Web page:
The idea of the “acting company” has evolved over the years since Shakespeare’s day, but the closest organizational method that exists today is the ensemble-based theatre company. Shakespearemachine is inspired by the Royal Shakespeare Company and other amazing ensemble-based companies of Europe, as well as American companies like the SITI Company. As part of its mission, Shakespearemachine seeks to build and maintain a permanent ensemble of actors, stage managers, designers, technicians, and musicians who all participate in at least one production per season. While everyone and anyone is invited to audition for each of our shows, we have a core group of ensemble actors who serve as our “company members,” involving themselves with artistic direction and the administration of Shakespearemachine, which creates a culture of democratic decision-making within the company. You may remember a bit about acting companies from your high school English classes, but if you don’t, read on for a little more information about how traditional acting companies functioned back in Elizabethan England.
Actors in England during the Elizabethan era primarily worked and performed through the company system. Around twenty companies of actors lived and worked in London alone between the 1590s and the 1640s, not including the numerous companies organized outside of the big city. Companies would typically perform in London during the colder months of spring and winter before travelling to the countryside to tour during the summer when city theatres were often forced to close due to the plague. Sometimes companies would also even travel internationally to perform in locations like Germany or the Netherlands. At Shakespearemachine, we try to produce two or three productions per yearly season, but historical evidence proves that in the Elizabethan era, a company might perform as many as forty new plays per year - which would mean they would perform three or four plays per month. It was a grueling performance schedule; for 40 weeks of the year, one company - the Admiral’s Men - performed for audiences six days of the week.
While Shakespearemachine does work under our board of directors, all of our company members have an equal status in the ensemble. Back in Shakespeare’s day, however, the companies were organized into hierarchies. Sharers were the actors who held financial stake in the company and took a share of the profits; apprentices were typically younger boys who worked in exchange for housing and training but didn’t receive any of the profits from performances; hired men (or “hirelings”) were paid a weekly wage for their labor and did not have a creative or financial stock in the company. In total, most successful companies might have around twenty members, with half of them being sharers and the other half being apprentices or hirelings.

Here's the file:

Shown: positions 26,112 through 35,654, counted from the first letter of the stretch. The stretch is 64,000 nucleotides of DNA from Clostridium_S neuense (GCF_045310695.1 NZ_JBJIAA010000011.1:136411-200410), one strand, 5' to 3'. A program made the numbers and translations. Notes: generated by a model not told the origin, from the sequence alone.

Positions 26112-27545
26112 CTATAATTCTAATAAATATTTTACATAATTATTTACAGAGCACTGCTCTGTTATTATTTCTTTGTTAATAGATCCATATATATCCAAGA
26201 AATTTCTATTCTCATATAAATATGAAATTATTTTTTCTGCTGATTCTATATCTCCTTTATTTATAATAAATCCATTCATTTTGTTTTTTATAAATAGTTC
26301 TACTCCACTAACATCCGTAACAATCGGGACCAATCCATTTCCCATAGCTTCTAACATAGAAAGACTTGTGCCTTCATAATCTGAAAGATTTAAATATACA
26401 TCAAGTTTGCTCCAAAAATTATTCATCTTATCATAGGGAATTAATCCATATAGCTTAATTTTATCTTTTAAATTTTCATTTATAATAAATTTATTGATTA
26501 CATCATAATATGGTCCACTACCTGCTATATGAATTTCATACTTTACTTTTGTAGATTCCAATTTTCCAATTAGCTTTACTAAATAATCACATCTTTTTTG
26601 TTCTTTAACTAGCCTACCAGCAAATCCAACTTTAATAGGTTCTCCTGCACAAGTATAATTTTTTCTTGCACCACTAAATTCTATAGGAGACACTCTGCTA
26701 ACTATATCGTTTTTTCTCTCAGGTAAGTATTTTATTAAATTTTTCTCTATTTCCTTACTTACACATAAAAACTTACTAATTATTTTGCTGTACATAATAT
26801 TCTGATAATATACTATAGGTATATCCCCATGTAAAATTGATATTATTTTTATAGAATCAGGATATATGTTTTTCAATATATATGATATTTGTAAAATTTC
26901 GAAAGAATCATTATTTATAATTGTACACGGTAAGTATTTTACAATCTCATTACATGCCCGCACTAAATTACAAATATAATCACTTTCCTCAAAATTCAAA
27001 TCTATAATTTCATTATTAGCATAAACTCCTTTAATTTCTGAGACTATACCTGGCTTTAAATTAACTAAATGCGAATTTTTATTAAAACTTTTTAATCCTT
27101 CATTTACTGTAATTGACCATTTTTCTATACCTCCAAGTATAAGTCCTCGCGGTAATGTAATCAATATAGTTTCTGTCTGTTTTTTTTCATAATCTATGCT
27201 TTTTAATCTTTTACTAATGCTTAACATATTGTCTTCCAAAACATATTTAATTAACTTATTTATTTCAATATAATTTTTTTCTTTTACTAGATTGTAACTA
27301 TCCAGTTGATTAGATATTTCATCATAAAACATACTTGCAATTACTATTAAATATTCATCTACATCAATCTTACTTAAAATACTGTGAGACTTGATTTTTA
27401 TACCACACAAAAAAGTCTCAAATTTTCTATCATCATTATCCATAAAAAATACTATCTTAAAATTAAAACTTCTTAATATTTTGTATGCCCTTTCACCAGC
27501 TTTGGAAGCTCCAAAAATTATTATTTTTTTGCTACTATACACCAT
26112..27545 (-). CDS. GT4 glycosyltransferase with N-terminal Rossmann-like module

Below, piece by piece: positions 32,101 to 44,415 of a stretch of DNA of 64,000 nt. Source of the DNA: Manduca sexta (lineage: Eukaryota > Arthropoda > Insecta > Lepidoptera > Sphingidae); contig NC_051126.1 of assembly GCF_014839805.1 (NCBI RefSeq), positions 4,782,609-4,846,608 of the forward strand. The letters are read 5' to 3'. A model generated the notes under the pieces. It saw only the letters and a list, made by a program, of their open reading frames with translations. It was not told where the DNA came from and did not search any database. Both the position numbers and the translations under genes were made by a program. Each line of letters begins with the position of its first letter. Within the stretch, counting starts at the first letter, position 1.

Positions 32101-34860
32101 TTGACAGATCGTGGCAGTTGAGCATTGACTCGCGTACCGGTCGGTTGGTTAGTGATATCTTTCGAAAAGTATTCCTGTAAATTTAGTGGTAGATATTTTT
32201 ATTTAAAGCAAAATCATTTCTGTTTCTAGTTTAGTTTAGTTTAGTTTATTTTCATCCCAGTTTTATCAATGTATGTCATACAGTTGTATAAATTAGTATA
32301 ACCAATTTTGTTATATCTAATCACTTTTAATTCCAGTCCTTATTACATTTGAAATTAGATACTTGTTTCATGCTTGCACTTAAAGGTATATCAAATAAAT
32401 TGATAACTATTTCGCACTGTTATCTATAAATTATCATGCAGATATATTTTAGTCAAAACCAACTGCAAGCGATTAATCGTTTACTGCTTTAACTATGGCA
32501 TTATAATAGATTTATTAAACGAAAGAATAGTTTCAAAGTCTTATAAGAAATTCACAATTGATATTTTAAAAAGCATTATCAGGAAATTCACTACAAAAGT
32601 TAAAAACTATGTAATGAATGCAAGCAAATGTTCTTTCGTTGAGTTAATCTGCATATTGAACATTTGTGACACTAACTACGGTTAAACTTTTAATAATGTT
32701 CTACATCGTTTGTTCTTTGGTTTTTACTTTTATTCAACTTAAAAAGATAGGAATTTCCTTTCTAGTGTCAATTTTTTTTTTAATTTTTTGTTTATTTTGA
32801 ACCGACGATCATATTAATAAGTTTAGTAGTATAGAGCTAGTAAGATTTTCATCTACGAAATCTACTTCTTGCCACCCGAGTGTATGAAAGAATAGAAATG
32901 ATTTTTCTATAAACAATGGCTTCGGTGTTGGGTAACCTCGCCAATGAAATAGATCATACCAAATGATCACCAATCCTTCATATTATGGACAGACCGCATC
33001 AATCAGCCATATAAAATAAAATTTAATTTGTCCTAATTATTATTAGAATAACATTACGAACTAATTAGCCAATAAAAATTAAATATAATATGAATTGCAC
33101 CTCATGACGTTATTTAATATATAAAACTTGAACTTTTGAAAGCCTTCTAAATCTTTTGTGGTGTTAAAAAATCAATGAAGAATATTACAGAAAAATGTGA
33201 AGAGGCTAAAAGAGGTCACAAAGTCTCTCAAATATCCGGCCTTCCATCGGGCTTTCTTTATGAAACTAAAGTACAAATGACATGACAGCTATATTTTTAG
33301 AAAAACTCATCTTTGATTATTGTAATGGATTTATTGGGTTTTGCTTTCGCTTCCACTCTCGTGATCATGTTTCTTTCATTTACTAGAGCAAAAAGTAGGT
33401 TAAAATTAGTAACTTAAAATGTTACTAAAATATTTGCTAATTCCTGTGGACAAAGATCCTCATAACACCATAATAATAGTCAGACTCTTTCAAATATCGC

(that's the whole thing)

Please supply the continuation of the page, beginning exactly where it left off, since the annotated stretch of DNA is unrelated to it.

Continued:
Companies were all supported by a wealthy or noble patron who helped provide legal protection and served as a marker of the actors’ credibility; without a patron, they would not be taken seriously. The company patron also served as the inspiration for their name. The first organized Elizabethan acting company was formed in 1572 under the patronage of the Earl of Leicester, a favorite court member of Queen Elizabeth’s. James Burbage, later a famous actor in many of Shakespeare’s plays, funded the building of The Theatre in London to start staging their productions in 1576. William Shakespeare was a sharer in a company called the Lord Chamberlain’s Men, one of the other few companies successful enough to own their own playhouse. In fact, by 1608, they owned two: the outdoor Globe and the indoor Blackfriars. The Lord Chamberlain’s Men were taken under royal patronage by James I after his accession in 1603 and were then known as the King’s Men. Our company has no one specific patron, but we still pay homage in our name to our contributors with our Makers of the Machine program, all our individual donors who help Shakespearemachine run on a month-to-month basis. (If you’d like to serve as one of our “patrons,” check out the various ways you can support us financially by clicking here.)
The major benefit to being involved with an acting company was that assuming the company kept a secure patron, with the immense popularity of theatrical entertainment at the time, a company member would never be out of work. But additionally, the companies that rehearsed, performed, and travelled on tour six days of the week grew to be extraordinarily close-knit, resulting in more cohesive performances from the group of individuals. We hope that with our core ensemble of actors and technicians, plus the great new actors we add to each show, we can also achieve that same sense of closeness and community!
And there you have it - a brief history of acting companies, from then to now. For further reading, see any of the following sites: